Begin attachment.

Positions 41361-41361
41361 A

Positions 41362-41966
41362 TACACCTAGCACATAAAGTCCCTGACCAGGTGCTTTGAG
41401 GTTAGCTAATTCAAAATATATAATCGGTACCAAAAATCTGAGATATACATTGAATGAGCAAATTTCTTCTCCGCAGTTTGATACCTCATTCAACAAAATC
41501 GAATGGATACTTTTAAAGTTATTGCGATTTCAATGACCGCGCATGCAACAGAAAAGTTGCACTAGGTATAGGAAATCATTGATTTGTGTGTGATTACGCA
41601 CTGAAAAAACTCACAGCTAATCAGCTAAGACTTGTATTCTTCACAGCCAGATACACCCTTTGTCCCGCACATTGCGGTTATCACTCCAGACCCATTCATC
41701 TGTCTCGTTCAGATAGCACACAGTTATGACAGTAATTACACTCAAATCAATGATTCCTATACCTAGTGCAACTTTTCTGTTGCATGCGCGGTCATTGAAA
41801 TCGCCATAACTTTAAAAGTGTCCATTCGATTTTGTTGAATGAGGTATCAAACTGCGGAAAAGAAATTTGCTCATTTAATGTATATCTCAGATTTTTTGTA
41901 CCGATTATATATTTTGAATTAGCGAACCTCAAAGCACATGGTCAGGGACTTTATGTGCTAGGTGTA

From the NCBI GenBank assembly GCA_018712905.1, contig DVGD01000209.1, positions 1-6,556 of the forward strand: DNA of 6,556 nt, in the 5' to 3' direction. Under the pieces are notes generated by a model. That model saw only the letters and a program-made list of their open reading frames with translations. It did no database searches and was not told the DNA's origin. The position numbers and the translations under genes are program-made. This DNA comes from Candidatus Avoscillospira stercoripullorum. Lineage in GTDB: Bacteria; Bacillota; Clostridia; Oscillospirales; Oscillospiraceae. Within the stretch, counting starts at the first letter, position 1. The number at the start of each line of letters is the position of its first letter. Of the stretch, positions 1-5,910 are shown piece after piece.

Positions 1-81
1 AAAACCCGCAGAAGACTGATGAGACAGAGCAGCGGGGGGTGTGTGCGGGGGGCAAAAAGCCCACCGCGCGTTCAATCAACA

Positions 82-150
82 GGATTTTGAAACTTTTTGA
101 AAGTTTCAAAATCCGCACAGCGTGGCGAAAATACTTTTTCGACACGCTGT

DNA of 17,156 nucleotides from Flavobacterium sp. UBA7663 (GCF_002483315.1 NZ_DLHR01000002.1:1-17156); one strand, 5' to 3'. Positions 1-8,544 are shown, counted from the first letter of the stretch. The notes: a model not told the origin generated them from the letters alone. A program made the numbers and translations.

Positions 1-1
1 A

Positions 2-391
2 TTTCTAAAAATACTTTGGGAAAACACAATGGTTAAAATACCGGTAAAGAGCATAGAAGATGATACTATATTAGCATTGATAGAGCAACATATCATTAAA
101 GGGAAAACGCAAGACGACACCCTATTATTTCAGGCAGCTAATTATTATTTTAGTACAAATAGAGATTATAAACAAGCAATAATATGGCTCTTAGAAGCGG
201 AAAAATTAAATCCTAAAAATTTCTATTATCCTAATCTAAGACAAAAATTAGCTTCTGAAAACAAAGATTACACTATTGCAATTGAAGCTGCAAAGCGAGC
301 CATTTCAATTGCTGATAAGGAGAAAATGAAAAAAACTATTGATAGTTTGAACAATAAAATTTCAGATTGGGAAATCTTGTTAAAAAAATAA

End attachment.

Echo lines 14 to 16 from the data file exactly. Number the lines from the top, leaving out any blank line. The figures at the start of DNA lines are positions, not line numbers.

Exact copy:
Positions 82-150
82 GGATTTTGAAACTTTTTGA
101 AAGTTTCAAAATCCGCACAGCGTGGCGAAAATACTTTTTCGACACGCTGT